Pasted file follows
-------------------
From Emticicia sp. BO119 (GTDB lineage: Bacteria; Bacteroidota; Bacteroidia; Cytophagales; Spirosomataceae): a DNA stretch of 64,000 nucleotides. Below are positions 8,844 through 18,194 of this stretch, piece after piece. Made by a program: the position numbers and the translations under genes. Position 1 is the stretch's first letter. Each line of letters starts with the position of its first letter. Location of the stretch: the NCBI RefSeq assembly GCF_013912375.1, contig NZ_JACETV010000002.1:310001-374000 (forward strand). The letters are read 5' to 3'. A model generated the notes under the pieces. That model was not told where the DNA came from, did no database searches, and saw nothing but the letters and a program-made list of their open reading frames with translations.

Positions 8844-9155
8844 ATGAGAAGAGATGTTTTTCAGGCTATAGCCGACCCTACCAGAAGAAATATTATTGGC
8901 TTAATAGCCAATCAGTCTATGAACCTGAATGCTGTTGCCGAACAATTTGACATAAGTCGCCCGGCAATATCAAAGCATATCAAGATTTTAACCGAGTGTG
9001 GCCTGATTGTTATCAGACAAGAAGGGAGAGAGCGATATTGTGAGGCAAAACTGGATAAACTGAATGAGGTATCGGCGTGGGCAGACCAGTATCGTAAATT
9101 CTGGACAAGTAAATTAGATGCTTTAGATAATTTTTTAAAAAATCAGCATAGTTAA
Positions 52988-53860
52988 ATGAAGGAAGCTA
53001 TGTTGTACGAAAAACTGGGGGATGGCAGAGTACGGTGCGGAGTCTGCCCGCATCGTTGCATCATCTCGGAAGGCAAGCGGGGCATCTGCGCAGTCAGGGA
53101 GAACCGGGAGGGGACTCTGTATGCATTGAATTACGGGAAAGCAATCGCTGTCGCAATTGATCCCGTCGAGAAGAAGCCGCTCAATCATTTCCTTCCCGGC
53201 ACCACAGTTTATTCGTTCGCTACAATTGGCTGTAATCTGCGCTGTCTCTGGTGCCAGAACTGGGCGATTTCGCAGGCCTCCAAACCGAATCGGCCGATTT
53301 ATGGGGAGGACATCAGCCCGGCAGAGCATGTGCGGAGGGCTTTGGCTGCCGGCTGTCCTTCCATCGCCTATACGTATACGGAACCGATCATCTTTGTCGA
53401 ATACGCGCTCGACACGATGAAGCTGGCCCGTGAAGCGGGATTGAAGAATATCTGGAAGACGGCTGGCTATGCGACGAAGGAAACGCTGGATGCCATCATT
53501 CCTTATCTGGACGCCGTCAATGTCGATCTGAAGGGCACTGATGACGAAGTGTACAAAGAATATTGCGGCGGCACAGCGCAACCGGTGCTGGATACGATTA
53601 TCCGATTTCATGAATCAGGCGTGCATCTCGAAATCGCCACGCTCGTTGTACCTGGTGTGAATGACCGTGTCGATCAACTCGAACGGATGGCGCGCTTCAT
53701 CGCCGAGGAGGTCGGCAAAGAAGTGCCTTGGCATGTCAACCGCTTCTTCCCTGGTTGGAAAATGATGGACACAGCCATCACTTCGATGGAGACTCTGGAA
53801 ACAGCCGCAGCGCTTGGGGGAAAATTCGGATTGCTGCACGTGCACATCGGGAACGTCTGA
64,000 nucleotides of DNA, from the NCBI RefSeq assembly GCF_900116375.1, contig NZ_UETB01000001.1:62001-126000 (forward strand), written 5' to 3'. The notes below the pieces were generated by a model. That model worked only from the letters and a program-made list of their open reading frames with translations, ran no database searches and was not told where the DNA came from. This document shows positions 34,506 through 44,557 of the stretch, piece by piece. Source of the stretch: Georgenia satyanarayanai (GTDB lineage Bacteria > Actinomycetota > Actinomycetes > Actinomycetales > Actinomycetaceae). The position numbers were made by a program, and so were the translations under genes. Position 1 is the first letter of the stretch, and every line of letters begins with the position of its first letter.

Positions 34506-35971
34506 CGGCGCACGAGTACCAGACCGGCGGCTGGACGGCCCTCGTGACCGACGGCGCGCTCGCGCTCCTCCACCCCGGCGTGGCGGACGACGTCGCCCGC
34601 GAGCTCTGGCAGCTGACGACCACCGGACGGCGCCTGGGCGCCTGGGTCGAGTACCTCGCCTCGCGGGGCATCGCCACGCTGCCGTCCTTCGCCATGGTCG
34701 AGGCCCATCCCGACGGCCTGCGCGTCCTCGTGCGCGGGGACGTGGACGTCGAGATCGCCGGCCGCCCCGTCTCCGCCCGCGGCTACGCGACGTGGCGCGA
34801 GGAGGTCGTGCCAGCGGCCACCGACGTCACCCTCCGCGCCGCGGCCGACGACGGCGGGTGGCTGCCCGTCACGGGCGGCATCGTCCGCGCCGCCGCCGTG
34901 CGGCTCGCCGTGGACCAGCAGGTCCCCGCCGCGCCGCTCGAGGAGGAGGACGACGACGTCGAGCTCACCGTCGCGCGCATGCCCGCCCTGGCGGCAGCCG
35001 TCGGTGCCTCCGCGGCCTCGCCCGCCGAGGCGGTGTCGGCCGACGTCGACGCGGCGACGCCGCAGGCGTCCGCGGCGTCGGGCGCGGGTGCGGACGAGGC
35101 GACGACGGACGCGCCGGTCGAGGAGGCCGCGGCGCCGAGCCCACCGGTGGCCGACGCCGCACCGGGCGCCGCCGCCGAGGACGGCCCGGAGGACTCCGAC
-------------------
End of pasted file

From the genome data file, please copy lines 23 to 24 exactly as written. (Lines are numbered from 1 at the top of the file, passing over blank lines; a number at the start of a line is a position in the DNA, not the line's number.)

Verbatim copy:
34801 GGAGGTCGTGCCAGCGGCCACCGACGTCACCCTCCGCGCCGCGGCCGACGACGGCGGGTGGCTGCCCGTCACGGGCGGCATCGTCCGCGCCGCCGCCGTG
34901 CGGCTCGCCGTGGACCAGCAGGTCCCCGCCGCGCCGCTCGAGGAGGAGGACGACGACGTCGAGCTCACCGTCGCGCGCATGCCCGCCCTGGCGGCAGCCG